North Little Rock is hosting its 2nd annual fair at the Riverfront Park in North Little Rock. The fair hours Wednesday through Friday will be 5:30 p.m. to 11 p.m. On Saturday and Sunday, it will open at noon and close at 11 p.m.

Little Rock mayor announces Topgolf coming to metro

Fair-goers will be able to enjoy Hip Hop Night Thursday and participate in a pie contest the following Sunday. Other activities include rides, games and talent contests.

Adult admission is $5 and children 12 and under will have free admission.

For more information on ticket purchase and activities, visit

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Court Recesses in Josh Duggar Child Pornography Sentencing

Yesenia Harris



FAYETTEVILLE, Ark. (KNWA/KFTA) — On May 25, Judge Timothy L. Brooks called a recess in the Western District of Arkansas Federal Court shortly after 11:30 a.m.

Nearly the entire morning session of Joshua Duggar’s sentencing hearing was spent addressing a list of objections the defense made to a pre-sentencing report submitted to the court. The prosecution had one objection, which was addressed before today’s hearing.

The defense had 21 objections, and the morning proceed with the judge addressing many of them. Several objections about sentencing enhancements were overruled, others were sustained, and a handful of them were tabled until later in the day.

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Some of the judge’s rulings on certain objections also rendered others moot, seeing some of the 22 items withdrawn. The judge also vacated one of Duggar’s convictions as a lesser charge, which he had previously noted he would do when Duggar was found guilty in December, 2021.

The judge sided with the defense on the matter of whether Duggar “did knowingly engage in distribution” of illegal child sexual assault materials. At issue was the peer-to-peer file sharing software Duggar used, which is how his activity was first discovered by an undercover Little Rock police officer.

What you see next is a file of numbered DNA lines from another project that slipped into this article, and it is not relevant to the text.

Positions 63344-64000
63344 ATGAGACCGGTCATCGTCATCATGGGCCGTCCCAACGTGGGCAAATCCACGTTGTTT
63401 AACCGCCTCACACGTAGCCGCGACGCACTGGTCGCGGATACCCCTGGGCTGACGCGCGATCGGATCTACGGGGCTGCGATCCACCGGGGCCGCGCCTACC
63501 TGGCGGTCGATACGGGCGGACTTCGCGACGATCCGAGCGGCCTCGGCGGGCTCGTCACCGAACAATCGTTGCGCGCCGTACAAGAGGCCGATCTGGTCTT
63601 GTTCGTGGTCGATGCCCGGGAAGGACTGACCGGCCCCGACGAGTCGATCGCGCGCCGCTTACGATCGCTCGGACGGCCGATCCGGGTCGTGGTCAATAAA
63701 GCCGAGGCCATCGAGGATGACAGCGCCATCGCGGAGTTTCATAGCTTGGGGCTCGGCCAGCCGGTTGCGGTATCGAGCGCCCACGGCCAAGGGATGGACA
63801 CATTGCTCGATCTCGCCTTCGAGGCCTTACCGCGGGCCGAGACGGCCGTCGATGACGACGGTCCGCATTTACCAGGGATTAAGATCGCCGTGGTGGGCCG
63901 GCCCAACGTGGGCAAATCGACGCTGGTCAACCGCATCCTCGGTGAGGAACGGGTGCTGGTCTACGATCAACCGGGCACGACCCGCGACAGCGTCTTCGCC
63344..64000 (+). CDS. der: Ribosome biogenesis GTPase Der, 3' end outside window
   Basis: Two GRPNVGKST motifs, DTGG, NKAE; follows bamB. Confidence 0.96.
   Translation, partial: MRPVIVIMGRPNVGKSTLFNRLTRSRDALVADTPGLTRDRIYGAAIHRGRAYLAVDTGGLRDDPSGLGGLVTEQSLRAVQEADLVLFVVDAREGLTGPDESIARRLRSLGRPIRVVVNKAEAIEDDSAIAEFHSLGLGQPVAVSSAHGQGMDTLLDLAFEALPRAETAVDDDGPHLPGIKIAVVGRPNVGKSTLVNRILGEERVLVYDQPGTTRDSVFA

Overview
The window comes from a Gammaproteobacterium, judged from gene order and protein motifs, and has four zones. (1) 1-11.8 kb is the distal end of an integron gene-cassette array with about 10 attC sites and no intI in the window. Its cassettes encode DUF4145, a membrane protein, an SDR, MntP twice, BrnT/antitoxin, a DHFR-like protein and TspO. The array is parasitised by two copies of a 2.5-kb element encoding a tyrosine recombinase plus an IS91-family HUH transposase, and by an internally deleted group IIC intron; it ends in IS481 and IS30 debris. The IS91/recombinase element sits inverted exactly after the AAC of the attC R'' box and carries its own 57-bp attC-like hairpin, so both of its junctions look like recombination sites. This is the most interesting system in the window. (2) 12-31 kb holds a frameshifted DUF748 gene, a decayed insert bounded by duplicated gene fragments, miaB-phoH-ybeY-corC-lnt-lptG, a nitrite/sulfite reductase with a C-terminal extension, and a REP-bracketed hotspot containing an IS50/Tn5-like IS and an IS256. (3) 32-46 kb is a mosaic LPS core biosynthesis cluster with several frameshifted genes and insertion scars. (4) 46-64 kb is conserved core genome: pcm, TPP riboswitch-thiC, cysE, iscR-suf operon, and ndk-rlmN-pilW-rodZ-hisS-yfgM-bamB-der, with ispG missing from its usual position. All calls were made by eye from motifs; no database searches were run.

Ultimately, the judge found the passive nature of the software, which cannot turn file sharing ability on or off, to be enough to sustain the defense’s objection.

Another matter that has been disputed by both sides in sentencing memorandums pertains to the total number of images Duggar downloaded. The defense has maintained that the number is “127 at most,” while the prosecution has stated that there were over 600.

Today, the judge clarified the importance of this difference, noting that the defense’s total would result in a two-level sentencing enhancement, while the prosecution’s higher number would increase that to a five level enhancement.

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A good deal of time was spent trying to calculate an exact total, with the judge ultimately deciding that it was impossible, partially due to the presence of some files being located in unallocated space on Duggar’s computer. Judge Brooks added that each video counted as 75 images in this total.

“The Court gets to 525 images very easily,” he stated, before settling on an unconfirmed total of 590. He acknowledged that there may be more than 600, but for sentencing purposes he limited the enhancement to four levels.

Two defense objections pertained to what the court called Duggar’s “Ashley Madison scandal,” and the judge ruled that his confessions about infidelity before the trial and his own words about having a pornography addiction were “relevant in several respects.”

Judge Brooks will rule on the remaining objections and subsequently begin addressing the final sentencing guidelines this afternoon, beginning at 12:10 p.m.

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Norwich Man Charged With Home Invasion, Assault With “hatchet-style” Weapon

Yesenia Harris



Norwich police on Wednesday, with the aid of the U.S. Marshal’s Service, arrested the suspect in a Feb. 8 home invasion.